Car Comparisons

2020 Toyota Tacoma vs Ford Ranger Comparison Test

Comparison Data

2020 Ford Ranger Lariat
2020 Toyota Tacoma Limited
Engine Displacement
Engine Cylinders
Peak Horsepower
270 hp
278 hp
Peak Torque
310 lb-ft
265 lb-ft
Fuel Economy
11.8 / 9.8 / 10.9 L/100 km cty/hwy/cmb
12.0 / 10.5 / 11.9 L/100 km cty/hwy/cmb
Cargo Space
5' box
5' box
Base Price
A/C Tax
Destination Fee
Price as Tested
Optional Equipment
$7,525 – Equipment Group 501A, $3,000; FX4 Off-Road Package, $1,400; Splash Guards/Mud Flaps, $150; Tray-Style Floor Liner, $250; Running Boards, $700; Trailer Tow Package, $600; Sport Appearance Package, $700; Spray-In Bedliner, $600; SecuriCode Keyless-Entry Keypad, $125

Some people buy trucks for work, some for play. In the midsize segment, it’s usually recreation that spurs the decision.

Maybe it’s because you’ll often see them parked side-by-side at the bike park that there seems to be a friendlier rivalry between the Toyota Tacoma and Ford Ranger than, say, between the Ram 1500 and Chevrolet Silverado. Driving the Ranger around, Tacoma owners always wanted to talk about it. Driving the Tacoma around, people in Rangers would come up and ask about TRD options.

Both these vehicles have roughly the same job, but they go about it in two totally different ways. Or rather, not a job. They’re playing two different games.


Somewhere at Toyota’s headquarters is a large filing cabinet with the designs for the Tacoma, and there’s a sign hung on the front of it that says, “Don’t touch anything.” The Tacoma hasn’t changed much in the past five years, nor does it look much different from its previous generation.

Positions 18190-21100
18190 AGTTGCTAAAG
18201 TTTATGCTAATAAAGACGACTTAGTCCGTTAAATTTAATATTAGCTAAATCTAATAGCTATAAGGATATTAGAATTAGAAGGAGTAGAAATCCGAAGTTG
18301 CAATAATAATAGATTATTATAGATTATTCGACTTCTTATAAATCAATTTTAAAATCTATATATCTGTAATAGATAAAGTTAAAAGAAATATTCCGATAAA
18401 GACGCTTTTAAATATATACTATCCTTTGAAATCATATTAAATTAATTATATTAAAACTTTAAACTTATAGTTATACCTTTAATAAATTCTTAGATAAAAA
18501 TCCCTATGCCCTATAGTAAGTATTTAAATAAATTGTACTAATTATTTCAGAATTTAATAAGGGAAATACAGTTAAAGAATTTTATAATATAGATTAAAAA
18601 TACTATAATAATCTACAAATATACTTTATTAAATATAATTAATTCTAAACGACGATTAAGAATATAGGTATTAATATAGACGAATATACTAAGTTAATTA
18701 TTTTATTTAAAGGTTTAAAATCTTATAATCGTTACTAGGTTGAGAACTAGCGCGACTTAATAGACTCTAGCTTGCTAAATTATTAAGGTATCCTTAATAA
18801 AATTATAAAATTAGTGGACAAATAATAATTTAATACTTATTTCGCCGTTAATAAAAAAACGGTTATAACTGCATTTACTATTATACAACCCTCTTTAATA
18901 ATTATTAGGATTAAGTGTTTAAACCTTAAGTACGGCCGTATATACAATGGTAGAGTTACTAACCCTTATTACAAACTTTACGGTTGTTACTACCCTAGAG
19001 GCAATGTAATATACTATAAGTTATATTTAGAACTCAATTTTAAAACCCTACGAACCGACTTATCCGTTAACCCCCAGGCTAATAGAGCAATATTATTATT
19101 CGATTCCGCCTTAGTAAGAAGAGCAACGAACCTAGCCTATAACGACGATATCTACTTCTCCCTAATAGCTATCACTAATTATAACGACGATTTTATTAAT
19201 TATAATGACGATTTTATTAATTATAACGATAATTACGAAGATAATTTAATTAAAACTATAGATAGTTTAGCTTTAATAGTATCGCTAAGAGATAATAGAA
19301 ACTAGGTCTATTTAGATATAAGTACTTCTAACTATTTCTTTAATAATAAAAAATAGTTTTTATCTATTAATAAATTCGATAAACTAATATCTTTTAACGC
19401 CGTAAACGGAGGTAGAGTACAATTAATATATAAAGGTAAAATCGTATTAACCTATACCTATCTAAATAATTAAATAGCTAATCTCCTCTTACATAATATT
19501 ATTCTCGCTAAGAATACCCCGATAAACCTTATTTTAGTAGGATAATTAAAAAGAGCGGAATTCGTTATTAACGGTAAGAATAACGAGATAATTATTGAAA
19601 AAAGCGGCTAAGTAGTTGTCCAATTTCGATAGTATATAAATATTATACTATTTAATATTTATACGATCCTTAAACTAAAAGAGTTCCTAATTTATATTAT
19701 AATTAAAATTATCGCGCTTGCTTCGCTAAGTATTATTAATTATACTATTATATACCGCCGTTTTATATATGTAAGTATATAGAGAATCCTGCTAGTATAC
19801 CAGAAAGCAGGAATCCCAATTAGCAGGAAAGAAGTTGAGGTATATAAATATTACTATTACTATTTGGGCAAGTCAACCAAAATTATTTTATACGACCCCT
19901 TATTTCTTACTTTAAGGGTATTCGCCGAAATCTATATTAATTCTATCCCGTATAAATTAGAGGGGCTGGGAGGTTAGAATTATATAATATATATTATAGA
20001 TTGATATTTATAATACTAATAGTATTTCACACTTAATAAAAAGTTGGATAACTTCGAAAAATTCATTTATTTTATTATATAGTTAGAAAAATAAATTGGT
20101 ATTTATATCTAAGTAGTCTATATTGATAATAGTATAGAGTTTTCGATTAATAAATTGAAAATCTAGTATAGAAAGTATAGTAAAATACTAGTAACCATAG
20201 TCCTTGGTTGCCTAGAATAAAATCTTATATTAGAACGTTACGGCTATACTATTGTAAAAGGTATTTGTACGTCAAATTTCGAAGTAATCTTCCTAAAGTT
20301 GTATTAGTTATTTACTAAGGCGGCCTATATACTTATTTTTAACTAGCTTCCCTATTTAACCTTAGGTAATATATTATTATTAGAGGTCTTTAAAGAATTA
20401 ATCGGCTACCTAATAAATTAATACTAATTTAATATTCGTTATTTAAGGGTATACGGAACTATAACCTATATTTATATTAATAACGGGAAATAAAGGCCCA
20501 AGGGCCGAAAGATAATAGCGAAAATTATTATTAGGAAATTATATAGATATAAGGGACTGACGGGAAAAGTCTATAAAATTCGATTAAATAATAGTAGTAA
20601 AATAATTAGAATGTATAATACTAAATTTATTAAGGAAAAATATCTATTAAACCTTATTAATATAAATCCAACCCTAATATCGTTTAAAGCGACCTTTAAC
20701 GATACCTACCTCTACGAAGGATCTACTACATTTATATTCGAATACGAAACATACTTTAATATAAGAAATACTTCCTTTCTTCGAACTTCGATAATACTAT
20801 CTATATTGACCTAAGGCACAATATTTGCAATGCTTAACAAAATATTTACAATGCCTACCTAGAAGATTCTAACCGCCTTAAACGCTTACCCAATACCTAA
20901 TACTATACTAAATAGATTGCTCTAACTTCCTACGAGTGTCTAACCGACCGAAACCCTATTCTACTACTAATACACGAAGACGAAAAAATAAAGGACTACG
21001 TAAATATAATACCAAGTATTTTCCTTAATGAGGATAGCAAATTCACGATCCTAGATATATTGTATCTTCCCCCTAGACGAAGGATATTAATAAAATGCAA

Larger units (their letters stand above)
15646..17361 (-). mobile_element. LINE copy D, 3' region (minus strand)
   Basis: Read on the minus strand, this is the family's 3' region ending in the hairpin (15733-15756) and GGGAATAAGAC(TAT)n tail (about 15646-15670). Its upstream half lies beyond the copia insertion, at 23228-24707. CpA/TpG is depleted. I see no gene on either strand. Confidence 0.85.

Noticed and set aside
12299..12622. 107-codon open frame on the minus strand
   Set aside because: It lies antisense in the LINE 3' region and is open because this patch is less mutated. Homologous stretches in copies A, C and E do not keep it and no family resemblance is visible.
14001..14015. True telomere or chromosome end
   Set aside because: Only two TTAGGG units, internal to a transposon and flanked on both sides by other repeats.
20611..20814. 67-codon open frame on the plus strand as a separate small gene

This Limited crew-cab looks more city-slicker spec than the Ranger in Lariat trim, but both come with the expected features of step rails, bed liners, and so forth. Both have 18-inch wheels. The Ranger is the fresher design, and looks it. With the Tacoma, you can rest assured a 2022 redesign isn’t going to suddenly make your Toyota look outdated. Or even a 2040 redesign.

Toyota Tacoma: 7/10; Ford Ranger: 8/10


Last year saw the Tacoma receive the same standard driver assists as most of the Toyota range, including collision mitigation, pedestrian detection, and automatic high-beams. The Ranger also comes with these same features, as well as blind-spot monitoring.

Both vehicles scored well in crash tests, with almost identical results. The slight edge goes to the Tacoma here, as higher trims have better headlights.

Toyota Tacoma: 8/10; Ford Ranger: 7/10